And while I didn’t set any resolutions, I did make some goals.  I already posted my genealogy goals here.

I have a few personal ones too – one of which is to participate in the Bataan Memorial Death March this coming March at White Sands, NM.  I’m not doing the full march of 26.2 miles – I just don’t have enough time to get myself into that kind of shape.  I am, however, doing the “honorary” march of 15.2 miles.  Still not a walk in the park, but I think it will be doable for me.

So, what am I doing when I have a free moment now?  Walking and walking.

If there is someway to do genealogy research while out on the walking path, I’d like to hear it!  I have some podcasts on my iPod that I can listen to, but I think that’s about as far as I can get with that.

The plus is that when I get home from walking 6 or 8 miles, I just want to sit on the couch for a while.  And while I’m sitting on my couch I CAN do genealogy.  So, maybe I’ll have some extra time for it after all!:)

I’m interested in hearing if any of you have every done the Bataan Memorial March before.  Or even more if you have a relative that was in the actual Bataan Death March!!

And on to this week’s favorite finds.

And, as always, a few pictures from this past week…

We went on a hike to Aztec Caves in the Franklin Mountains State Park here in El Paso.  It was only 1.5 miles round trip, but with 5 kids, a steep incline, and a bunch of icy spots near the top of the path, it felt like much farther!  And I”m telling you – going down was SOOOO much harder than going up.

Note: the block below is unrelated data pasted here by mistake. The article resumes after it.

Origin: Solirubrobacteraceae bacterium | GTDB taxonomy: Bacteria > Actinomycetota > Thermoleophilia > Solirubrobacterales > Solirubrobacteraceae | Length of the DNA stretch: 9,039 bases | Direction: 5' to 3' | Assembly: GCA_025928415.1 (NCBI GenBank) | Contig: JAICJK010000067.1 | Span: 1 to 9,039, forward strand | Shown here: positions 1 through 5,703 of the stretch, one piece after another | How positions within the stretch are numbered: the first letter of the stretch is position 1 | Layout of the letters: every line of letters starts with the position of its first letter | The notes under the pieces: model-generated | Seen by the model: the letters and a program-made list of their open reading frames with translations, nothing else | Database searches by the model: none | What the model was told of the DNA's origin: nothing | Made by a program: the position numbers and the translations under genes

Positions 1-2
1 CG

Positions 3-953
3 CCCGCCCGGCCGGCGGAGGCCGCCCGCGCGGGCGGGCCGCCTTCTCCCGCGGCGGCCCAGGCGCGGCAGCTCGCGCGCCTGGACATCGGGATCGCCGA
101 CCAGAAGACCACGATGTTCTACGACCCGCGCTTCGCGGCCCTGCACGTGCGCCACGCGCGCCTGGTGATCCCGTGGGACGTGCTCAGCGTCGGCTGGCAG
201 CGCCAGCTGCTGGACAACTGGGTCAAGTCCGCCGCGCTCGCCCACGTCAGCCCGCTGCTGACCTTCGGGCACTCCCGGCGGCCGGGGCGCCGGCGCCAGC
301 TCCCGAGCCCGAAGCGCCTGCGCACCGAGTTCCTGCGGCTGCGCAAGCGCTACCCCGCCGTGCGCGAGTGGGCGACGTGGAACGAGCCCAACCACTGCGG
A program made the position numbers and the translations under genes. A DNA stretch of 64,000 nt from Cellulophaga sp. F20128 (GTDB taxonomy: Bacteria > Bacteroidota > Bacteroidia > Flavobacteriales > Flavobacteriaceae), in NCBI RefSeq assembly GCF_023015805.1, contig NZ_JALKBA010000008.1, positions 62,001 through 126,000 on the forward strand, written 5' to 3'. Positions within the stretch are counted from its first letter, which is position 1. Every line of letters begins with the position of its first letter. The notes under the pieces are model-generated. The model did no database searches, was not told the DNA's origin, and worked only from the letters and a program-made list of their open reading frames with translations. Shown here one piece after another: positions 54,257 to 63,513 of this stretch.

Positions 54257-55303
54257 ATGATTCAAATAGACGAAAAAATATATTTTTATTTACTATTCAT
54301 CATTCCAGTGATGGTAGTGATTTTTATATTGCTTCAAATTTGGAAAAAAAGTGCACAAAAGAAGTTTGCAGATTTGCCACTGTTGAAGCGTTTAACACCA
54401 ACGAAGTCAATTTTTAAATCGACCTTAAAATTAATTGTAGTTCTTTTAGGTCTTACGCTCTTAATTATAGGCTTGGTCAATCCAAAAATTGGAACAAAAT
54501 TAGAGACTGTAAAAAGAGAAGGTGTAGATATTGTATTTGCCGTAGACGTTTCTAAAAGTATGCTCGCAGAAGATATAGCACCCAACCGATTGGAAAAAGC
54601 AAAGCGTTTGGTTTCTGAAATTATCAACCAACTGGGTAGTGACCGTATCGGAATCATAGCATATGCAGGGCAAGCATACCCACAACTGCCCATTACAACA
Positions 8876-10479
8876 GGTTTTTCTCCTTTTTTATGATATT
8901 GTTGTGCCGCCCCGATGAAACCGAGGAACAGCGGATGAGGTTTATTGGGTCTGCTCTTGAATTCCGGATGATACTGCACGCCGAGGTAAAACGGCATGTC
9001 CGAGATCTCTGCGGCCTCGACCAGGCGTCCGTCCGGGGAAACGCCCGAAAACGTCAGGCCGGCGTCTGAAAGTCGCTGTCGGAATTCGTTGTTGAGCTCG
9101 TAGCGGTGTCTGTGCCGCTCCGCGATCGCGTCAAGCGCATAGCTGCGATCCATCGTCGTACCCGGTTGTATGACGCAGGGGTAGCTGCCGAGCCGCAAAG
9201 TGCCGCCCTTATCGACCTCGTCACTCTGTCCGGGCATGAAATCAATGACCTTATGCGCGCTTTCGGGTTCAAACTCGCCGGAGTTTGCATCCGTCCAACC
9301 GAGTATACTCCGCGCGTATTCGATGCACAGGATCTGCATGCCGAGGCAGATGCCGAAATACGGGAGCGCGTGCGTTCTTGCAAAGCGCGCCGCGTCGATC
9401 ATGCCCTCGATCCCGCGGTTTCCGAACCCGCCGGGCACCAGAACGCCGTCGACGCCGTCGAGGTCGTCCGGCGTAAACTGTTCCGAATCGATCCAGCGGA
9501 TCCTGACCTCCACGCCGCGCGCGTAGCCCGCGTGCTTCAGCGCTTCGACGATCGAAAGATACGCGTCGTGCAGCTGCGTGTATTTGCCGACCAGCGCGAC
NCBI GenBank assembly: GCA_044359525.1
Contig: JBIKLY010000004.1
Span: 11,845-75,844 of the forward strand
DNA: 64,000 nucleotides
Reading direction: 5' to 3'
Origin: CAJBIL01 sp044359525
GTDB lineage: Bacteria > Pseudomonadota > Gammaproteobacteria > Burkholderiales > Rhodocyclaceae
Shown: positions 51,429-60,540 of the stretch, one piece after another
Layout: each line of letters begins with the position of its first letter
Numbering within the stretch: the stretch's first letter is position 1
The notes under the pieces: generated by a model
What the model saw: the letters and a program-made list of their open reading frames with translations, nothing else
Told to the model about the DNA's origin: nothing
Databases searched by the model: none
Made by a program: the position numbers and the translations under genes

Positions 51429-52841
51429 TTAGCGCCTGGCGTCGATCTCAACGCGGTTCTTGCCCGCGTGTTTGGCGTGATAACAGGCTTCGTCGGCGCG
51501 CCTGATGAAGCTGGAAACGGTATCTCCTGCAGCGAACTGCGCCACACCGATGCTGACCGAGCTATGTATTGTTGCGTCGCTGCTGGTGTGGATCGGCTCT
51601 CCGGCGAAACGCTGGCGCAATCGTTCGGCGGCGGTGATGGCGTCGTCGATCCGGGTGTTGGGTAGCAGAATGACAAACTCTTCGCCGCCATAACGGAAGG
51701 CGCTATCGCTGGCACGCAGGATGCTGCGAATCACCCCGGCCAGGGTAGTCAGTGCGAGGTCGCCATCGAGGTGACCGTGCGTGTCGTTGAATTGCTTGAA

We made it though!And if you want to know the story behind this bizarre photo, you’ll have to read this post on my other blog.:)

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I don’t know if you recall the problems I’ve had trying to get the Civil War pension record for John Edwards, my 3rd great-grandfather.

You can read about my ongoing saga here and here and here.

To put it short and simple, he died in 1931 and his records aren’t in the National Archives along with the majority of the Civil War pensions.  The first time I tried getting his pension packet was about 8-10 yrs ago – and to no avail.  I tried again a few times over the years, getting very discouraged.  This past January I got serious about it.  I made a lot of phone calls to a lot of departments I didn’t know existed.  I finally was told that the records were with the VA and not NARA.  I put in my request and got a confirmation that they received it.  And then I waited and waited and waited and waited some more.  I tried calling the VA a few months back – have you ever done that before?  Suffice it to say that I didn’t get through to anybody and I had just about given up on ever getting my hands on these records.

On Christmas, my mom called and said she’d received a package the day before – from the VA.  (I put her address on the request since I knew we were moving and didn’t know if it would be forwarded to me!).  I now have his entire pension packet – and it was FREE!!!

The best Christmas present EVER!!!

I will be sharing some of the things I’ve discovered from the records in the coming weeks.

Have any of you gotten Civil War records from the VA before? 

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Since I have a cool new tool on my blog that makes these picture grids, I thought I’d try it out with some of my favorite posts from 2011.  Hover over each picture for a link to that specific post.  Enjoy!! :)  Let me know what you think…

How My Great-Great Grandma Lost Her Arm

I have been wondering about the details of my great-great grandmother’s accident since I was a little girl. IView full post »